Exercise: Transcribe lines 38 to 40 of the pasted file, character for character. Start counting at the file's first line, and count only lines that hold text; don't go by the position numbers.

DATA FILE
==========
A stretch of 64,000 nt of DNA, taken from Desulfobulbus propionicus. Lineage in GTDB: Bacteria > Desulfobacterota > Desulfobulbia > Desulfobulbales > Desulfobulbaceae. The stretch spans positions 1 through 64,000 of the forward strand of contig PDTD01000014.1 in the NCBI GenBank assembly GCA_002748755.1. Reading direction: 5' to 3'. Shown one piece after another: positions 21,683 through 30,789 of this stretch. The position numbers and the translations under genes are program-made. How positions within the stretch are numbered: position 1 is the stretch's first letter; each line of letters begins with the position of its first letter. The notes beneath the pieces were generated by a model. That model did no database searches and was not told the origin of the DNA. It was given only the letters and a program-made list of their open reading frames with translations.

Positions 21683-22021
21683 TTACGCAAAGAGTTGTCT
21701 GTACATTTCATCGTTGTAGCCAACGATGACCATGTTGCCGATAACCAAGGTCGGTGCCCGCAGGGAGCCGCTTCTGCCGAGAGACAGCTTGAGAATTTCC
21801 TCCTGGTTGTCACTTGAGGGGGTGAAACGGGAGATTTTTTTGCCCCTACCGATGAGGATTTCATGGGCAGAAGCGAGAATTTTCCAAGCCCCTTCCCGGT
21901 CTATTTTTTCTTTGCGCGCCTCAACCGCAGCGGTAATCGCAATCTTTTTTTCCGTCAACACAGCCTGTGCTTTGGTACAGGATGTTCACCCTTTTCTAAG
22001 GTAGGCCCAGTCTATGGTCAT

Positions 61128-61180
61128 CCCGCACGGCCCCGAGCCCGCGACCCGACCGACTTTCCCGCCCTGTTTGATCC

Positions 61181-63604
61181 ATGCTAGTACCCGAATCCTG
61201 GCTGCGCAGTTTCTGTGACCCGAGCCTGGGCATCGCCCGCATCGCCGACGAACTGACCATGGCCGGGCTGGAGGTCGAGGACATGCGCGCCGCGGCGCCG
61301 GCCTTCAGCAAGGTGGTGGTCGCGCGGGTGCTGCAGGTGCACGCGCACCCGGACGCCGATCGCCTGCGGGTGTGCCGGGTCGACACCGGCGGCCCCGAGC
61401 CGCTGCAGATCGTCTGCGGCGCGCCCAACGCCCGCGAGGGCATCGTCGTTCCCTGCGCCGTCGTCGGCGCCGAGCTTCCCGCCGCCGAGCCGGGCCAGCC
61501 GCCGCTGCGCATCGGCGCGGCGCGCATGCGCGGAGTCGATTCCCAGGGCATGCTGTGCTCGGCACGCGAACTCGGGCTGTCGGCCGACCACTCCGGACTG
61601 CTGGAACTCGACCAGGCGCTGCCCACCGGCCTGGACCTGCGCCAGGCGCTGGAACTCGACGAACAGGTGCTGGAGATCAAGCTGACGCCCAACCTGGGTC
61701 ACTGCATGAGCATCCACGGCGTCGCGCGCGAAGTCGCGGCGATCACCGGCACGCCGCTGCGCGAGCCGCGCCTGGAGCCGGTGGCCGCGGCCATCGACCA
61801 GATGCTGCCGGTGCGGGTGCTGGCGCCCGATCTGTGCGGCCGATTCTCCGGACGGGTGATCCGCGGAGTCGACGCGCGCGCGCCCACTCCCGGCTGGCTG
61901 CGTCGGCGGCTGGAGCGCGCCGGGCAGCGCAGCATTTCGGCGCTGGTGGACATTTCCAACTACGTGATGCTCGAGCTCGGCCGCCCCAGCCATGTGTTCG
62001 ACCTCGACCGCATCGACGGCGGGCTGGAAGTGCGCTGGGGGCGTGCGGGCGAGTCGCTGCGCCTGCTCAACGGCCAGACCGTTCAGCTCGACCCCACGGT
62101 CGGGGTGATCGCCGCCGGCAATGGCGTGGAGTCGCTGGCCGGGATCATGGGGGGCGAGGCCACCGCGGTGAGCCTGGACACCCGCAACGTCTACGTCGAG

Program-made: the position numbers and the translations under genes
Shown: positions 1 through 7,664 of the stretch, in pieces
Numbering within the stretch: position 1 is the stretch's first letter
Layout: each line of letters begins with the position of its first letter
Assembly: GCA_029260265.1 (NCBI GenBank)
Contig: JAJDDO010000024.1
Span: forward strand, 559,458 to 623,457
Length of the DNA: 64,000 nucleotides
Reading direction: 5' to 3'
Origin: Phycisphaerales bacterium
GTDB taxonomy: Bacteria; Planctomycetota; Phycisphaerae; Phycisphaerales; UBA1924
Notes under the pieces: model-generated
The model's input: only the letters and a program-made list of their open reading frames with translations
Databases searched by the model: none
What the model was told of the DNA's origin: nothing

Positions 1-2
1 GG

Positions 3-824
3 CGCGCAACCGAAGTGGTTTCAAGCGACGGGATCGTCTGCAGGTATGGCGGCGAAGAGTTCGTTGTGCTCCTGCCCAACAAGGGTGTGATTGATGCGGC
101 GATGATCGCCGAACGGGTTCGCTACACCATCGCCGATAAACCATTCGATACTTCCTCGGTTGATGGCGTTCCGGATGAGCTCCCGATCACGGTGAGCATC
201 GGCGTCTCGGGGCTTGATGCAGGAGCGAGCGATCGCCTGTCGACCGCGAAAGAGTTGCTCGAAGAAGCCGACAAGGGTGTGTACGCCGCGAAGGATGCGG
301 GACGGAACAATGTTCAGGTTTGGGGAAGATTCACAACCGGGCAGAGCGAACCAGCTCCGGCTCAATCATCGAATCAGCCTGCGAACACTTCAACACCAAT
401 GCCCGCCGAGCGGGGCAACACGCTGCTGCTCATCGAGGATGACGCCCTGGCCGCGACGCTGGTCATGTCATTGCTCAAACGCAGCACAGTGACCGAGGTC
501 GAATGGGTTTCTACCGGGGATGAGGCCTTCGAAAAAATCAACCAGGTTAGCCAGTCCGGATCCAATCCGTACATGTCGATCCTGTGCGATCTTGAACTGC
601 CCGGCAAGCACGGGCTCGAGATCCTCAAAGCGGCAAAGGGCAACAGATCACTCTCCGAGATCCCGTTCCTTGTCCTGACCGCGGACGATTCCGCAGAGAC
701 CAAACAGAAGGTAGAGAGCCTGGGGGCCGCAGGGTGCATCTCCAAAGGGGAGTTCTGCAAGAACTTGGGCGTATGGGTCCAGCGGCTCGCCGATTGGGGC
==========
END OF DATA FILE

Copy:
1 GG

Positions 3-824
3 CGCGCAACCGAAGTGGTTTCAAGCGACGGGATCGTCTGCAGGTATGGCGGCGAAGAGTTCGTTGTGCTCCTGCCCAACAAGGGTGTGATTGATGCGGC